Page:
Review: The Witness for the Dead by Katherine Addison

51xp8g3ow3lWhen an advance reader copy of this book was offered to me, I couldn’t say no. I loved The Goblin Emperor, and this one was pitched to me as a sequel to it. So, I dove right in as soon as I was able.

Thanks to the author, as well as Tor for the review copy!

When the young half-goblin emperor Maia sought to learn who had set the bombs that killed his father and half-brothers, he turned to an obscure resident of his father’s Court, a Prelate of Ulis and a Witness for the Dead. Thara Celehar found the truth, though it did him no good to discover it. He lost his place as a retainer of his cousin the former Empress, and made far too many enemies among the many factions vying for power in the new Court. The favor of the Emperor is a dangerous coin.

Now Celehar lives in the city of Amalo, far from the Court though not exactly in exile. He has not escaped from politics, but his position gives him the ability to serve the common people of the city, which is his preference. He lives modestly, but his decency and fundamental honestly will not permit him to live quietly. As a Witness for the Dead, he can, sometimes, speak to the recently dead: see the last thing they saw, know the last thought they had, experience the last thing they felt. It is his duty use that ability to resolve disputes, to ascertain the intent of the dead, to find the killers of the murdered.

Now Celehar’s skills lead him out of the quiet and into a morass of treachery, murder, and injustice. No matter his own background with the imperial house, Celehar will stand with the commoners, and possibly find a light in the darkness.


This is the story of Thara Celehar, who is a Witness for the Dead. He has the ability to communicate, somewhat, with the recently dead. It helps him to do things like solve murders and bring grieving people closure, and settle wills and the like. After the events that happened to him in The Goblin Emperor, Celehar now lives in Amalo, a city in the provinces, away from court life. He gets himself involved in a will dispute and a murder investigation, and finds an adventure or two along the way.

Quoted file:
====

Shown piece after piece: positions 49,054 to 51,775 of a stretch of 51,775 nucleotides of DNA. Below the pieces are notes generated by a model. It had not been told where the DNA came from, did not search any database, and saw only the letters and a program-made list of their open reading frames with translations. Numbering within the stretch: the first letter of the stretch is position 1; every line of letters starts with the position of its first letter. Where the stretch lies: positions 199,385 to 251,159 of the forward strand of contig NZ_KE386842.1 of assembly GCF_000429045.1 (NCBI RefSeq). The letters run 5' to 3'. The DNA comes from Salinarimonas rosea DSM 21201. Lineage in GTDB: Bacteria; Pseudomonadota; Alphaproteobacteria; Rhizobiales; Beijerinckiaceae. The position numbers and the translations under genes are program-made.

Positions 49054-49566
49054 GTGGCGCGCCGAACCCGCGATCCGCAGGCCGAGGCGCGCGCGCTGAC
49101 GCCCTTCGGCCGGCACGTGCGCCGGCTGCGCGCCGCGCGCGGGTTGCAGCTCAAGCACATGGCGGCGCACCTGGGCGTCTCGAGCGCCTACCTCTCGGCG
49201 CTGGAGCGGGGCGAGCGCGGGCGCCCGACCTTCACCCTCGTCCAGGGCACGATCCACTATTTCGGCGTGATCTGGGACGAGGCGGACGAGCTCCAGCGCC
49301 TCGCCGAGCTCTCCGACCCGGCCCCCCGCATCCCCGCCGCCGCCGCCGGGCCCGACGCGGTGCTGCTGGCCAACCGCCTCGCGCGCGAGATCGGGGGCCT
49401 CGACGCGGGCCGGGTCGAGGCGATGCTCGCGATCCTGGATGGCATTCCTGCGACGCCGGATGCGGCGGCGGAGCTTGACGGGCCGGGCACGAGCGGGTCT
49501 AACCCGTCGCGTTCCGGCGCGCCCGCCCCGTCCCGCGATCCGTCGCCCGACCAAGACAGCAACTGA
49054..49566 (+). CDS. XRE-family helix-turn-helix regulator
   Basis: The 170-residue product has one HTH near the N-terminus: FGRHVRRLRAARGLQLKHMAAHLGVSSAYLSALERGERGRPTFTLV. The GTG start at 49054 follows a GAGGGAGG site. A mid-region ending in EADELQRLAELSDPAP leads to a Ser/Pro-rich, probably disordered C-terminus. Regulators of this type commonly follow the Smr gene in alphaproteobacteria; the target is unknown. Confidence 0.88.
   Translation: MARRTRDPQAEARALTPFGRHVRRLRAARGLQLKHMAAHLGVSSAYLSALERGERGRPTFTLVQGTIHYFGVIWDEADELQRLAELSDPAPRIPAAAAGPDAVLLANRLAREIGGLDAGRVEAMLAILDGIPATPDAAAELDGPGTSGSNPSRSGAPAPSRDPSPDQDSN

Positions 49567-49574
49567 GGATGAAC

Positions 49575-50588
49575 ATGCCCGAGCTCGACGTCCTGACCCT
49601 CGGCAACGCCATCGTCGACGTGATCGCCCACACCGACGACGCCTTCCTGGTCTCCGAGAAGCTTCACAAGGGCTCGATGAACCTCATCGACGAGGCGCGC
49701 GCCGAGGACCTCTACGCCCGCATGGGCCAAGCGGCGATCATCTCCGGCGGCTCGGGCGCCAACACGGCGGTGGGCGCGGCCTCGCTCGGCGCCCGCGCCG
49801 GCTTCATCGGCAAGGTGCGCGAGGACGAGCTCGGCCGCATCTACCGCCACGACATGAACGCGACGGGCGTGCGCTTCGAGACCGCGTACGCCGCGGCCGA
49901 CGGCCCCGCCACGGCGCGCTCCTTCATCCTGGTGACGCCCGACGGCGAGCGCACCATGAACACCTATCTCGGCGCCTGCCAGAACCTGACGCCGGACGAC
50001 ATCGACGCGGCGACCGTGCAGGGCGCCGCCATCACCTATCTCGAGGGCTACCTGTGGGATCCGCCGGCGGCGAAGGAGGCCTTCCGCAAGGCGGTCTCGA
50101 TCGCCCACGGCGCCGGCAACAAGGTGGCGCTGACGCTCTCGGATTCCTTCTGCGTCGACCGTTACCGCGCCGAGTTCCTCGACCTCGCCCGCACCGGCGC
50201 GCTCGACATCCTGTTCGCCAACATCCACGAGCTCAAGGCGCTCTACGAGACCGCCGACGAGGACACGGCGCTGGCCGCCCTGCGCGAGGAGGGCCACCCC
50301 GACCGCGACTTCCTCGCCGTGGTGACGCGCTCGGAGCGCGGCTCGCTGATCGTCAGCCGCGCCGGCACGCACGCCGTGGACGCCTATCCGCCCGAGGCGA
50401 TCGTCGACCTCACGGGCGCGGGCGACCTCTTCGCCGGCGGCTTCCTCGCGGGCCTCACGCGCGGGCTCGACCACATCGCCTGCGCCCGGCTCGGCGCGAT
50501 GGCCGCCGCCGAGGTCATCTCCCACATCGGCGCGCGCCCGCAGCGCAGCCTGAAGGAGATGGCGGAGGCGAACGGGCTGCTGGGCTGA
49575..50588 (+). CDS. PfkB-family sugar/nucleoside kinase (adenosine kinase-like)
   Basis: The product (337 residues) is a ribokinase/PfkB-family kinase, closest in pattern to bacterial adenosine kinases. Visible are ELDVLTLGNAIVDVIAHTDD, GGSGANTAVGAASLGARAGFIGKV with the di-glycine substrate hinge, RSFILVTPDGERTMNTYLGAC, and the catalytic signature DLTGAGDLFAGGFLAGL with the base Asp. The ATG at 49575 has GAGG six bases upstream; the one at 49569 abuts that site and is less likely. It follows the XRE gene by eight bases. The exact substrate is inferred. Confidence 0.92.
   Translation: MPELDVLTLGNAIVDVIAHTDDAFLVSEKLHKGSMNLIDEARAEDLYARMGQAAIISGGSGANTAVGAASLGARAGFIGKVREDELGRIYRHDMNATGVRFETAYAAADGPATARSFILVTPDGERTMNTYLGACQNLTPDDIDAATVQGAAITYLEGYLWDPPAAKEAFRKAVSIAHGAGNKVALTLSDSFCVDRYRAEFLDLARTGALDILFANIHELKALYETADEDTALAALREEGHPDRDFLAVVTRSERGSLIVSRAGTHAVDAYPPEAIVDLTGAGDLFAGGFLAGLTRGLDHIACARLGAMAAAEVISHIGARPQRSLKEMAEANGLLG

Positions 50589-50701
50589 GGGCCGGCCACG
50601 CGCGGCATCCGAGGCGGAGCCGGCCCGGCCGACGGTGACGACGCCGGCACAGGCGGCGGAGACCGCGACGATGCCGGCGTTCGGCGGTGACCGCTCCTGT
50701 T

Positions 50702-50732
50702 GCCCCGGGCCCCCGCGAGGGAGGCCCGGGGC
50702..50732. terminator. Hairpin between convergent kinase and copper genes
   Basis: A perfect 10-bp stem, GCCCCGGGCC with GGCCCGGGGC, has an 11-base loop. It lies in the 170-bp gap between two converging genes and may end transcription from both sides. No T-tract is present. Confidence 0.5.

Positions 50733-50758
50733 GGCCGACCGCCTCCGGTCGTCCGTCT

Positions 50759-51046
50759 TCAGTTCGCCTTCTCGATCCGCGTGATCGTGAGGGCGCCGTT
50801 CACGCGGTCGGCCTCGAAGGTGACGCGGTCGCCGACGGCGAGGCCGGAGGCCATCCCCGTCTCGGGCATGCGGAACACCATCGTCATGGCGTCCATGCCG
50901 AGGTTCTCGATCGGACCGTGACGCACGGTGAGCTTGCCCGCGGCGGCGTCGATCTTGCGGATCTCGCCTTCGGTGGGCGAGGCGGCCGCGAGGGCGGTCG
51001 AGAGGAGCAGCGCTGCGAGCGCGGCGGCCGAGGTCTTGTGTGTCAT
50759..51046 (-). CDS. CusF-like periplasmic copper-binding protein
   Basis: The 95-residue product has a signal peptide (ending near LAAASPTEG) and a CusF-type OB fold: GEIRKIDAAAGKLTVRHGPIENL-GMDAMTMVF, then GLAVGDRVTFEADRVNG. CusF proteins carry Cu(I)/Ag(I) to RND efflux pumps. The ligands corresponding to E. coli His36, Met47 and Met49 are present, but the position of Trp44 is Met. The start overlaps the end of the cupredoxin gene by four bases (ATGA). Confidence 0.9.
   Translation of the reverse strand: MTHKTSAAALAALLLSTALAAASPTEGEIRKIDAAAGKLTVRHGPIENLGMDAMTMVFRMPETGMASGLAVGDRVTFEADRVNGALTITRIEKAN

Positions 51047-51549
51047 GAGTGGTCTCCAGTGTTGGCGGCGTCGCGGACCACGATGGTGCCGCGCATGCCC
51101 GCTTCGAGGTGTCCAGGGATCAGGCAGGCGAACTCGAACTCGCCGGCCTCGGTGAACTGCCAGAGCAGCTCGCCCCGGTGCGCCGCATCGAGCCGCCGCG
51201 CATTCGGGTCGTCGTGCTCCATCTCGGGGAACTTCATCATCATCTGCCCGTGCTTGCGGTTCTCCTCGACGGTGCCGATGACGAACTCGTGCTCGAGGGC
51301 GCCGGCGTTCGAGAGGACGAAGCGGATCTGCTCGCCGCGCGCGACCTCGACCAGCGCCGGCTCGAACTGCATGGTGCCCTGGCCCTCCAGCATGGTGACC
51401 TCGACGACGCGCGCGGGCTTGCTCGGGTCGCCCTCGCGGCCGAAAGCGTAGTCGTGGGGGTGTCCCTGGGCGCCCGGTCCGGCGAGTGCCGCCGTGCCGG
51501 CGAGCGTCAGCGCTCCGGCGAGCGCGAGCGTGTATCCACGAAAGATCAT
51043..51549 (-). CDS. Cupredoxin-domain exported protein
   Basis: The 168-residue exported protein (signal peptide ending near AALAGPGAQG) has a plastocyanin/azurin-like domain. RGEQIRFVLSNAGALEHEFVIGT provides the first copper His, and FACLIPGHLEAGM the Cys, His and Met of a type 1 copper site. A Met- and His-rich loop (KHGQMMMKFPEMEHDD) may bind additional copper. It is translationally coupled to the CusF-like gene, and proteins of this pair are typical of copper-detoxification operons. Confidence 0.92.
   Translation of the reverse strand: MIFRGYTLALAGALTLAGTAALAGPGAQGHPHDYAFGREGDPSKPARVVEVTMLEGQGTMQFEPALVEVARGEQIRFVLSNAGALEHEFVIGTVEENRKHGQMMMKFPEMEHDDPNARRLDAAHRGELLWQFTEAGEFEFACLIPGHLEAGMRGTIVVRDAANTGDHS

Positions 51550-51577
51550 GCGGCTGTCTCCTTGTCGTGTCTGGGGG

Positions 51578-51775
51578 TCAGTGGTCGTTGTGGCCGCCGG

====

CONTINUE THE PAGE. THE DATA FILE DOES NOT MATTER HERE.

I wanted to love this book as much as I loved The Goblin Emperor, but alas I did not. Celehar is an interesting character and I didn’t dislike his story. The writing is good, but this one lacks the near overabundance of honorifics and manners that Goblin Emperor had, because it takes place in a different part of the world where those things don’t matter as much. But, all the same, I found myself missing them. It seemed to lack a lot of the unique charm that all of the flowery language and court shenanigans gave the book before it.

I think that it does this one a disservice to market this one as a sequel, even a ‘standalone sequel’ because it gives the expectation that events that happened in Goblin Emperor will be touched upon, or will matter at all. The only thing that makes this a sequel is that it takes place in the same world, after the events of Goblin Emperor, and follows a minor character from it. That’s it. It doesn’t really reference anything that happened in any appreciable way. It’s a character who happened to be in Goblin Emperor doing things in an entirely different part of the world for reasons that have little to nothing to do with anything that happened in Maia’s story. The people who are super excited to read this as a sequel to Goblin Emperor are likely going to be disappointed in it as a sequel to Goblin Emperor.

But, with that all said, if you disassociate this book from Goblin Emperor, forget the word ‘sequel’, forget Maia and all the charm and pomp and circumstance that that book gave you, this is an enjoyable read. It works as a murder mystery. It’s got a slow pace and it often feels like it’s not quite sure what it wants to do, but I still had a good time with it. It meanders between opera murder to ghoul attacks to family estate argument shenanigans and camping out on a hill full of ghosts, and back again… but the adventures it took me on were fun to read about and I did end up liking Celehar as a character in his own world, rather than as a character carried over from an entirely different book that I really enjoyed for entirely different reasons. This book has a charm all it’s own, but it’s not the same charm that you may expect.

All told, this was a solid read, but it isn’t a sequel, and the less you think of it as a sequel, the more you’ll be likely enjoy it. 4/5 stars!~

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